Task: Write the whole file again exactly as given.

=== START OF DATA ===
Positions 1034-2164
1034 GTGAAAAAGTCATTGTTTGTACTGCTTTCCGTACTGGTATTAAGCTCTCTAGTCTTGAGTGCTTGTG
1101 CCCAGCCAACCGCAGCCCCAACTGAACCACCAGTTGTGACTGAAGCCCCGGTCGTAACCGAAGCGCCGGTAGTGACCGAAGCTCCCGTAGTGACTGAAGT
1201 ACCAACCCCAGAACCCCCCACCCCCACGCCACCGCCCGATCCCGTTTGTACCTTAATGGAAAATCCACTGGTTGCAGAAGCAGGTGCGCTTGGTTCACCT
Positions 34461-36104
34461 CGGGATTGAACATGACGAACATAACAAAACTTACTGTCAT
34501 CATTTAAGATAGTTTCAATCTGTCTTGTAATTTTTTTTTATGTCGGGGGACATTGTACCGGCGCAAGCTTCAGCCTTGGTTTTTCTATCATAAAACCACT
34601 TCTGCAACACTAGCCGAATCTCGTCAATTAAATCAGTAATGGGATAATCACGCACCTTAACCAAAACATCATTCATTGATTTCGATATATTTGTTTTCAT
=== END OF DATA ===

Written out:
Positions 1034-2164
1034 GTGAAAAAGTCATTGTTTGTACTGCTTTCCGTACTGGTATTAAGCTCTCTAGTCTTGAGTGCTTGTG
1101 CCCAGCCAACCGCAGCCCCAACTGAACCACCAGTTGTGACTGAAGCCCCGGTCGTAACCGAAGCGCCGGTAGTGACCGAAGCTCCCGTAGTGACTGAAGT
1201 ACCAACCCCAGAACCCCCCACCCCCACGCCACCGCCCGATCCCGTTTGTACCTTAATGGAAAATCCACTGGTTGCAGAAGCAGGTGCGCTTGGTTCACCT
Positions 34461-36104
34461 CGGGATTGAACATGACGAACATAACAAAACTTACTGTCAT
34501 CATTTAAGATAGTTTCAATCTGTCTTGTAATTTTTTTTTATGTCGGGGGACATTGTACCGGCGCAAGCTTCAGCCTTGGTTTTTCTATCATAAAACCACT
34601 TCTGCAACACTAGCCGAATCTCGTCAATTAAATCAGTAATGGGATAATCACGCACCTTAACCAAAACATCATTCATTGATTTCGATATATTTGTTTTCAT